Despite having achieved near superstardom in Star Wars, there's a reason that Mark Hamill's film career never came close to achieving the heights of Fisher or Ford. The truth is he was always the weaker actor, a charming kid who never stopped playing a charming kid until he was finally too old to play a charming kid. It's damn near miraculous what Johnson has pulled out of Hamill here, a melancholy and soulful performance that emotionally resonates and feels like it belongs here. He has attained the status of legend here, yet it's a status he doesn't want from a life he's long since left behind. How this all plays out between he and Rey is beautiful to behold on this tiny island where he has secluded himself amidst the lively, inspired creatures we've come to know and love from the Star Wars universe. 

Of course, Kylo Ren (Adam Driver) is back. He's scarred now, a physical memory left over from his epic The Force Awakens battle with Rey and he's still the same ragingly immature young man who is both a conflicted villain and a dastardly one who feels and acts even more evil here. Paired up with General Hux (Domhnall Gleeson), it feels inevitable that his evil will grow and that somehow he and Rey will deal with one another again and again. 

There are others, of course. Poe (Oscar Isaac) is relentless in his efforts to go face-to-face with his enemies, while newcomer Laura Dern shines as Vice-Admiral Amilyn Holdo. Finn finds himself teamed up with Rose, a rebel engineer played expertly by Kelly Marie Tran as the two embark on a code-breaking mission that looks familiar yet has been designed impeccably. 

Benicio Del Toro is here, as well, in a relatively brief appearance and the film features many of the others familiar within the Star Wars universe and more than a few pleasant surprises along the way.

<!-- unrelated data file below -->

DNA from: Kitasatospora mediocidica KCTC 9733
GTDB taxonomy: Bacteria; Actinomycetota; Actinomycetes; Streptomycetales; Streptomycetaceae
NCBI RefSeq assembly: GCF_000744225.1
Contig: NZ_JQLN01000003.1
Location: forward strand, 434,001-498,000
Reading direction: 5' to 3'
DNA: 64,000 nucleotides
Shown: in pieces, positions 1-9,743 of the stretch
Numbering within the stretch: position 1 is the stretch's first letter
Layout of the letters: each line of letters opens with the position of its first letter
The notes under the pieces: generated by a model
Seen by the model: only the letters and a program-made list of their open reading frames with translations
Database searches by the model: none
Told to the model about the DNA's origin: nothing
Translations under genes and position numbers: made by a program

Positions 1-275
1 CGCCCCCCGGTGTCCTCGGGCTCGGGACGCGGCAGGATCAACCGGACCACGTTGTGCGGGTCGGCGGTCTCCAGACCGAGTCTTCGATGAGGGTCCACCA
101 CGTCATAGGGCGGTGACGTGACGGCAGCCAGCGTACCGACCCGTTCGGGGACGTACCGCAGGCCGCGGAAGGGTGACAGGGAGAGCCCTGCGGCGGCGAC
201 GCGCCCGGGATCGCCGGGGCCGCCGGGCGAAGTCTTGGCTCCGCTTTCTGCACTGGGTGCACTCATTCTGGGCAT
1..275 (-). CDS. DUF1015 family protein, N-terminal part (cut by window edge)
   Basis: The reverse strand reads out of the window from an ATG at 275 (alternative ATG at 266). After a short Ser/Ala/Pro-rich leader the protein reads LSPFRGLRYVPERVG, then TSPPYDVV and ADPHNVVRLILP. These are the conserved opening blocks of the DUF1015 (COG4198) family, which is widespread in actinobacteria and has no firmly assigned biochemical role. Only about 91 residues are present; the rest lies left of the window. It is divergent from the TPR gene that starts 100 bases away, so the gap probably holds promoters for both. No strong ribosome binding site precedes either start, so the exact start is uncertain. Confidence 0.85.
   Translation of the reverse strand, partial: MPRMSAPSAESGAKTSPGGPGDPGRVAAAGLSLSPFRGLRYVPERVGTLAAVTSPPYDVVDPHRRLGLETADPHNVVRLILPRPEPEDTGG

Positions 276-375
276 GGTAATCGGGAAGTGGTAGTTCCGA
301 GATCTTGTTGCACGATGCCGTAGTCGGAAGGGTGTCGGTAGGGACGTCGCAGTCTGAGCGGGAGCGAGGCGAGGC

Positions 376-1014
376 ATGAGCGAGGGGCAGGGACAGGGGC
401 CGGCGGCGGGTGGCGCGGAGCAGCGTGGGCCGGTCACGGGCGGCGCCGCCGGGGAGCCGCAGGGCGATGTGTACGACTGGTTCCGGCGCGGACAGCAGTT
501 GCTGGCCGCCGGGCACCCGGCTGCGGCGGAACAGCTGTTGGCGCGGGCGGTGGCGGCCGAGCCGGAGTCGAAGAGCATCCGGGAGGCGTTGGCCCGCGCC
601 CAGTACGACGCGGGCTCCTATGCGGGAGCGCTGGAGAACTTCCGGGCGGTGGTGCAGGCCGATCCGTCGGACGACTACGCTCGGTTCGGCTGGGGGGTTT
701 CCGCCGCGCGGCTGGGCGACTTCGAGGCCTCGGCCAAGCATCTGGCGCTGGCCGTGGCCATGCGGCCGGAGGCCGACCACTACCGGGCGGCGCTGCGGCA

At 152 minutes, The Last Jedi goes on for a bit too long and tries to tell us too many stories but these truly are minor quibbles for a film that is relentlessly captivating, magnificently produced and utterly immersive from beginning to end. Johnson has not only mastered Abrams' return to technical precision, but he's also embraced the heart, the humor, the depth, and the hope that we all felt when all of this began in 1977. 

Star Wars: Episode VIII - The Last Jedi may not be a flawless film, but it's amazingly close to everything that I wanted it to be. With strong, layered and more authentic performances from its ensemble cast and a universe that will make you feel like it's a place where you belong, The Last Jedi becomes one of the most satisfying Star Wars films to date, perhaps second only to The Empire Strikes Back, and a film that will make you want to watch it again and again and again. 

© Written by Richard Propes
The Independent Critic